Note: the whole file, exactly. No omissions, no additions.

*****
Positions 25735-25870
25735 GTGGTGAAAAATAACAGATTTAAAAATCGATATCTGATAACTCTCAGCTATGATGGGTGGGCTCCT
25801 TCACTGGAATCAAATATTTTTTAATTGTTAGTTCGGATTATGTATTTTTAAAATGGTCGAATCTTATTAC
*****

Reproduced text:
Positions 25735-25870
25735 GTGGTGAAAAATAACAGATTTAAAAATCGATATCTGATAACTCTCAGCTATGATGGGTGGGCTCCT
25801 TCACTGGAATCAAATATTTTTTAATTGTTAGTTCGGATTATGTATTTTTAAAATGGTCGAATCTTATTAC